Mother of All Headaches

This makes no sense at all, dear blog reader, but just when self had utterly given up hope that blog would ever recover from trip to Hawaii (as viewership dropped drastically when self started going on and on and on about leis and salmon lomi and haupia and such), self blogs about Warriors vs. Dallas and self is back in stratosphere. Must be a lot of sports fans out there!

This morning, wake up with — yowza! — mother of all headaches. Was dreaming about Dearest Mum. Self was a little girl (well, actually a big girl who felt like a little girl) trailing behind her while Dearest Mum performed her usual miracles in social interaction. Remember doing this as a child: watching. Watching Dearest Mum. Whose effervescence was unmatched. Loving her so much and wanting to be her, that effervescent being. But, alas, feet stuck firmly in ground, seem not to have inherited the bubbly gene.

Also, dimly recall that last conversation with hubby before head hit the pillow was about son’s laptop. About whether Dearest Mum was really going to pay half of it, as she had promised. Whether self is going to call Dearest Mum today to remind her. Or whether we will just keep quiet and let son go through the rest of his college career on an allowance of $100 a month, as hubby adamant that he should not be alone in paying (Why not, self wants to inquire. Since you are earning in the stratosphere, or anyway what any writer would consider the stratosphere . . . ) Oh well, conversation inconclusive, must be why head is splitting now, hubby’s arguments wreaking havoc with my neurons.

Still dark, but stumble to living room (Also, have discovered that wireless does not work in the bedroom, so am back to the cord. Also, dearest laptop, which I wipe down religiously every day, now has strange scratches on screen. And black really does show up the dust, now regret decision to forego silver in favor of sleek black “Goth” look, as if having black laptop would magically increase “superstar” quotient — NOT!) to pick up Vanity Fair. Retrieve same, stumble back to bedroom, open to random page and see:

Odds of a child performing at Carnegie Hall: 1 in 73,000

Odds of a child being diagnosed with autism: 1 in 166

And it suddenly occurs to me that, indeed, Dearest Mum has played in Carnegie Hall as a child. She was 13 or 14. How do I know this? Because I have a black-and-white picture of her, wearing a dress with puffed sleeves, facing the audience, an orchestra (all white people) behind her. And the caption of the photo says: Carnegie Hall, New York, 1949.

1949! My God, just a few years after the war. During the war, recall Dearest Mum telling self that her mother forced her to continue practicing, wherever they were. The piano had to be carried through the rice fields (Think this would make a very good scene for a movie, wouldn’t you agree, dear blog reader? Something on the order of that Holly Hunter movie, where she and daughter played by Anna Paquin end up stranded on a god-forsaken beach, nothing with them but their clothes and a black piano). When the Americans came, Dearest Mum performed for the soldiers, and remembered loving the chocolate candy bars they rewarded her with.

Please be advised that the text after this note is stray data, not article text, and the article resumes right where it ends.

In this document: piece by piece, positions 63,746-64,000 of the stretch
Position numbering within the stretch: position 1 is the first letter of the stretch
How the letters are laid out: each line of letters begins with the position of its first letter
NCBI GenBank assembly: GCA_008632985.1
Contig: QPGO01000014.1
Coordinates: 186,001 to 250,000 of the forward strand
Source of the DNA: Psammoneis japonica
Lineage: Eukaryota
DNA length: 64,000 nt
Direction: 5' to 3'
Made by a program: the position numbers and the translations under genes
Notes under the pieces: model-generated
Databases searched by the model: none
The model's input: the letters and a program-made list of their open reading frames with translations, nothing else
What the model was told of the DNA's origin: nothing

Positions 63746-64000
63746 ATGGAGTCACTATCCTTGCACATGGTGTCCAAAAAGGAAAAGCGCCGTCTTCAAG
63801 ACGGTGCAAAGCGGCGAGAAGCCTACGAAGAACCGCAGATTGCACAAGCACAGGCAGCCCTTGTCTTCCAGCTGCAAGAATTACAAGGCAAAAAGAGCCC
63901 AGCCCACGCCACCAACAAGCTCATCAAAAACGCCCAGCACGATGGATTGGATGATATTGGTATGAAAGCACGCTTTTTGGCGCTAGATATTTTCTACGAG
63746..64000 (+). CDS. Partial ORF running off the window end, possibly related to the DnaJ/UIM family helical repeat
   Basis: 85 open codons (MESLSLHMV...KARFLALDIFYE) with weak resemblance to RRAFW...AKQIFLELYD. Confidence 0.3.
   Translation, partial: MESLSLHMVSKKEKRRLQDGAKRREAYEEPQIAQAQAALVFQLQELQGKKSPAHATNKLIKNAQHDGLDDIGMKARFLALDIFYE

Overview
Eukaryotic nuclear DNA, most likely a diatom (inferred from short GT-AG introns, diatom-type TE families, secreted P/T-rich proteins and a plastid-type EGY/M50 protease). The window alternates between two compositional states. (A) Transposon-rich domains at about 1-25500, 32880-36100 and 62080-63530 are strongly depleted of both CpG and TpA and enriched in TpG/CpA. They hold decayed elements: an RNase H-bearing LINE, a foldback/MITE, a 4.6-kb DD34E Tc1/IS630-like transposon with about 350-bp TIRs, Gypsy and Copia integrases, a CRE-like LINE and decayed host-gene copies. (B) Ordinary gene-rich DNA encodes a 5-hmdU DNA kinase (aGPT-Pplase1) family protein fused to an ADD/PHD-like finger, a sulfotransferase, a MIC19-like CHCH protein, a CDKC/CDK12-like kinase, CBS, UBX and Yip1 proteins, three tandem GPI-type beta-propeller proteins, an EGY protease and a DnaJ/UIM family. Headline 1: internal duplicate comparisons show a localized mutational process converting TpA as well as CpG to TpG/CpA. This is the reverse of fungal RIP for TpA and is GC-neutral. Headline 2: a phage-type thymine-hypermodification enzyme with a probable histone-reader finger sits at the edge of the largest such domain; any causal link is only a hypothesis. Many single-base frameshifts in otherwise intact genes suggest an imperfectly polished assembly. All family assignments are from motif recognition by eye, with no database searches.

Immediately after the war, self’s grandmother bundled up all five children and docile hubby, put all on a boat, and left for New York. Found a home in Flushing, and they lived there the next 10 years, while grandmother got Dearest Mum accepted to Curtis in Philadelphia. Dearest Mum would see the family only on weekends. She was the star. Even today, I see how her brothers and sisters idolize her.

And she had this fabulous, fabulous life. Araceli Dans painted a portrait of her, wearing white tulle. She got to wear evening gowns every time she performed. Self’s father, who was a law student at Georgetown, fell in love. As, who wouldn’t? And the rest, as they say, is history.

The superstar came home. Started a family. Raised two brainy and morose daughters and three good-looking boys. Lived happily in a country she re-discovered after her marriage. The sixties were such a great decade to be living in the Philippines (that is, if one had means). Daughters were in a convent school and wore little sailor blouses and plaid skirts. Lived in Forbes Park, hired kind and gentle security guard with propensity to fall asleep. House robbed only twice, the second time thieves dropped precious antique jars into creek behind the house; we found the shards there the next morning. Did not even have to have barbed wire protecting the perimeter, because behind house was a golf driving range — lawn littered with errant golf balls, and for years listened to the sound of tell-tale “tok-tok” of balls landing on roof. Had nine white Maltese dogs, father had given the first two to Dearest Mum as a birthday present, and they proliferated madly (like rabbits?). Since inbred, later generations were crazy, humped any and all guests, male or female, drooled, twitched. Eventually, thankfully, all died, the last carcass undiscovered in the (huge) garden for many days, finally maid came screaming at sight of indeterminate something covered with black ants.

Eeek! This was self’s life in the Philippines, dear blog reader. Who knew all would be triggered by sight of ad (for Autism Council) in Vanity Fair? Will wonders never cease?

2 Comments

  1. kathleen said,

    April 26, 2007 at 4:01 pm

    I absolutely loved this. This is amazing. Riveting images. I want to know more. Why did the family move to NY after the war? What happened to the family? The image of the piano practice through the war is so compelling. Pls.tell more. ๐Ÿ™‚

    Kathleen

  2. April 27, 2007 at 2:54 pm

    Kathleen,

    Thanks so much for your comments. I will try to write more about this ๐Ÿ™‚


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